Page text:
If you’re depressed or feeling bad, just go to Youtube and watch videos of cute, funny and happy animals (or babies, if you prefer).  There are thousands of them.  They are popular for a good reason: they make us feel better and can make us laugh and smile when we’re down.    It always works for me, at least a little.

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Can you have too much empathy?

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Believe it or not, the answer is “Yes”! But it really shouldn’t be too surprising, since people with high empathy are also highly sensitive, and since they feel everything so keenly, sometimes the negative emotions surrounding them can drag them into a depressive state.

A friend who reads this blog sent me this article, thinking it could possibly explain the depressive state I’ve been in. While I’m not sure that’s the reason I’ve been so down, it’s still an interesting article and should bring some clarity to HSPs and empaths who are feeling inexplicably depressed. If you are an HSP or an empath, think about whether you’ve been exposed to negative people or people who are going through bad experiences or suffering depression. You might have picked up on the emotions of others.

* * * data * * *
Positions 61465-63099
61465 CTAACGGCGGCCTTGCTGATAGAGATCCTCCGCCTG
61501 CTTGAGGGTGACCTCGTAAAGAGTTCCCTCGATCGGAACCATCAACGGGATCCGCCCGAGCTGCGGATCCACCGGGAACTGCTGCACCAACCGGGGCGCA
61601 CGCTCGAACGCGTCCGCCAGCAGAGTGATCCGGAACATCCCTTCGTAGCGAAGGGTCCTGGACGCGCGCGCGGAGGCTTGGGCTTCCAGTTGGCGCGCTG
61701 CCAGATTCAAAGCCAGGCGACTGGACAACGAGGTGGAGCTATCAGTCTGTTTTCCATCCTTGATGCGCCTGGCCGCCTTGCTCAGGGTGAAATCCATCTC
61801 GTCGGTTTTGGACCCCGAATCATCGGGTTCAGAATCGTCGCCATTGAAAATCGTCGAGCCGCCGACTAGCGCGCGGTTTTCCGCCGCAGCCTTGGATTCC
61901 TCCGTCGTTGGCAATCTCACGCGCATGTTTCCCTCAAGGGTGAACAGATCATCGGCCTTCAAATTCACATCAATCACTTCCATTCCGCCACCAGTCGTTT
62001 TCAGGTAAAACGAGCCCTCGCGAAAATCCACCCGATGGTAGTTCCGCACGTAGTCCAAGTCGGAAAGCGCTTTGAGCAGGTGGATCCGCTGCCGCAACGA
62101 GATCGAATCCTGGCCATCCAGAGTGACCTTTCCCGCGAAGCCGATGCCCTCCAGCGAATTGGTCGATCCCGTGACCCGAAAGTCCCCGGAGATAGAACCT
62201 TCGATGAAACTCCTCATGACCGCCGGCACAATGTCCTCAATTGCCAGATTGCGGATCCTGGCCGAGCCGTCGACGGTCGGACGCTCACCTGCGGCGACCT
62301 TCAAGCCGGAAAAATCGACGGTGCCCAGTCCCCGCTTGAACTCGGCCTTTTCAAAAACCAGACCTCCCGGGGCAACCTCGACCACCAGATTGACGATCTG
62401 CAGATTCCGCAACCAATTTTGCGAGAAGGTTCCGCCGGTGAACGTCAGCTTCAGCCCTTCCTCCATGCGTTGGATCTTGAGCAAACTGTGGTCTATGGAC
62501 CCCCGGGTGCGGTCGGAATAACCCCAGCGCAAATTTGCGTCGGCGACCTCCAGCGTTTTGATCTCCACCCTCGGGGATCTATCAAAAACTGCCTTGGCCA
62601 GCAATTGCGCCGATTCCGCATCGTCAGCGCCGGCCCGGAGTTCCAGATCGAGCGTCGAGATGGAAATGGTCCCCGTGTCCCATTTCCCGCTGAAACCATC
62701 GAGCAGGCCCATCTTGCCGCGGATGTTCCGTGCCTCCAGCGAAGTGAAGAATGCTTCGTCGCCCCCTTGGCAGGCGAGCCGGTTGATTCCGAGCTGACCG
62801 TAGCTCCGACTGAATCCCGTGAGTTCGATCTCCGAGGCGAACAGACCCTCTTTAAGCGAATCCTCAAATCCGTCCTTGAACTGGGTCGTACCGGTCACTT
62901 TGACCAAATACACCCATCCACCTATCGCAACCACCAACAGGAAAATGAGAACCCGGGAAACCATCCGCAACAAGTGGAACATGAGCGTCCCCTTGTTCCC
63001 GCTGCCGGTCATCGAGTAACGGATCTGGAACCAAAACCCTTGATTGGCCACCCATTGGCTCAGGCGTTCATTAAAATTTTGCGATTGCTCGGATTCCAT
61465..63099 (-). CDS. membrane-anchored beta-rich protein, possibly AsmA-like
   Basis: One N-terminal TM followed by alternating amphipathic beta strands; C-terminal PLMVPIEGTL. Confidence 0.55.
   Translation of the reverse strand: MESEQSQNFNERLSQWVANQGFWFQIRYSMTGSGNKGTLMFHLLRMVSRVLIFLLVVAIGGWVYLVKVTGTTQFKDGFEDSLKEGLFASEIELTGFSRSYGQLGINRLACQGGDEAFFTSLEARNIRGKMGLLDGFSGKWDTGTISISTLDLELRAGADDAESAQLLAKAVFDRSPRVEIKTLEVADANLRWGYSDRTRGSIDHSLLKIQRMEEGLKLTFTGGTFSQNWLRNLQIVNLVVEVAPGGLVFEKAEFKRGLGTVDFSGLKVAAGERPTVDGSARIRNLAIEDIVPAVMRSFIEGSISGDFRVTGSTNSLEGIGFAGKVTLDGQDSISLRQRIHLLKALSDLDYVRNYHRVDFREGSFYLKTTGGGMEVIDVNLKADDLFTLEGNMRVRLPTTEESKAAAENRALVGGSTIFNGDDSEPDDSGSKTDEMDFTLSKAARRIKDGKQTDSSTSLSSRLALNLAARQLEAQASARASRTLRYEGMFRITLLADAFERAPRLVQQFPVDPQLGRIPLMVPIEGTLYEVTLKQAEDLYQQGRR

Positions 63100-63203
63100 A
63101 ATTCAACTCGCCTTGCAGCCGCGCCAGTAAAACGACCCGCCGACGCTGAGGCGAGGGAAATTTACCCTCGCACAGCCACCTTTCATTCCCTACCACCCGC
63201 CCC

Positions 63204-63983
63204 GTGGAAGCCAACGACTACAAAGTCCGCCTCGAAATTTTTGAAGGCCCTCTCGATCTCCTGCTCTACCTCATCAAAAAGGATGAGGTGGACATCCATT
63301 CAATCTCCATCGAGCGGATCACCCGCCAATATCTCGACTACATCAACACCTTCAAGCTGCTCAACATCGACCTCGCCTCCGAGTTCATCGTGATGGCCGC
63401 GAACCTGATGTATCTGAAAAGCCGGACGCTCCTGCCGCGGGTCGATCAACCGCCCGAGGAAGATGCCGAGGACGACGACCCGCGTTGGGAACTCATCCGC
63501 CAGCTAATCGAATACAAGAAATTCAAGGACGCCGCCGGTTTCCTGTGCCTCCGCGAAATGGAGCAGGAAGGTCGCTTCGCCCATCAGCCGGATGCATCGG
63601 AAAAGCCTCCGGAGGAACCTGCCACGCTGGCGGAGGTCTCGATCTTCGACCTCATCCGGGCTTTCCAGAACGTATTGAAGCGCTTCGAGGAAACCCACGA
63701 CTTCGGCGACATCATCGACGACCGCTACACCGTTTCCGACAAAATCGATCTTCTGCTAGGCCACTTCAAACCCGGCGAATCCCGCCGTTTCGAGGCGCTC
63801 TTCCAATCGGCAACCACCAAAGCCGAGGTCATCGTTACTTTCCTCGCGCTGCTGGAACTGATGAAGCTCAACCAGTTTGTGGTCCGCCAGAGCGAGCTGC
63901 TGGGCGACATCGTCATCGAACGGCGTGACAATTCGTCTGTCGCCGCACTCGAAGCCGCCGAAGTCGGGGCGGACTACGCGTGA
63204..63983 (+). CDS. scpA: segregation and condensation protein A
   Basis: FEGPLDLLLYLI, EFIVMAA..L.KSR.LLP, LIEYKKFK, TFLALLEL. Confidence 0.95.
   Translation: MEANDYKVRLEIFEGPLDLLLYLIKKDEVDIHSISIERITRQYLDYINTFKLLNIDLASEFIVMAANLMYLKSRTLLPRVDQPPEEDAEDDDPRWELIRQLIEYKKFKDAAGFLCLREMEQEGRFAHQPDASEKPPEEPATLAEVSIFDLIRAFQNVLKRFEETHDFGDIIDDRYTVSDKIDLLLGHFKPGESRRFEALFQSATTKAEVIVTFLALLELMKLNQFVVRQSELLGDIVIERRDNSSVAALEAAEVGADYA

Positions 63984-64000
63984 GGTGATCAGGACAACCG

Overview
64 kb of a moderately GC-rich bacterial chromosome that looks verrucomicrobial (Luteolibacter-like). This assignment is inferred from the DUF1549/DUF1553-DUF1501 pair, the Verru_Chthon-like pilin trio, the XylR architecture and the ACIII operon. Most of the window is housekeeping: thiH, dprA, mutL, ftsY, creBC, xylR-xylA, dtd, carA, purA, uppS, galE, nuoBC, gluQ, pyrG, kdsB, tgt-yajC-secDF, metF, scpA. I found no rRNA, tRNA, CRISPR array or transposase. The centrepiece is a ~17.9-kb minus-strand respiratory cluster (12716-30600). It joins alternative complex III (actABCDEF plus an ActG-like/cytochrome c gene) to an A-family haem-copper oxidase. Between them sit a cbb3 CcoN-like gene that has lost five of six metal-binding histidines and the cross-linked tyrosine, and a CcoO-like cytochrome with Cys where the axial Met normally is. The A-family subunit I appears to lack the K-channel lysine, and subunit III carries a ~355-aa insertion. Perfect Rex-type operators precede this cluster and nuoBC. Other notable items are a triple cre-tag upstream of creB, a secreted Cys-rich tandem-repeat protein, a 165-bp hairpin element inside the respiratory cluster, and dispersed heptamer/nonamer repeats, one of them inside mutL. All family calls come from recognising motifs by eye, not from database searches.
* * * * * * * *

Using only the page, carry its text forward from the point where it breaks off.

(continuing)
Empathy is a wonderful trait to have but having too much of it can hurt its bearer. At some point, you can even suffer from “empathy burnout,” which basically means you shut off your ability to feel empathy after you’ve been drained emotionally by giving too much of yourself to others. Empathy burnout is common in people in the helping professions, many who are naturally empathetic. After a few years, they may find themselves no longer able to empathize with the people they help, and even beginning to resent them. That’s why there’s so much attrition in these professions.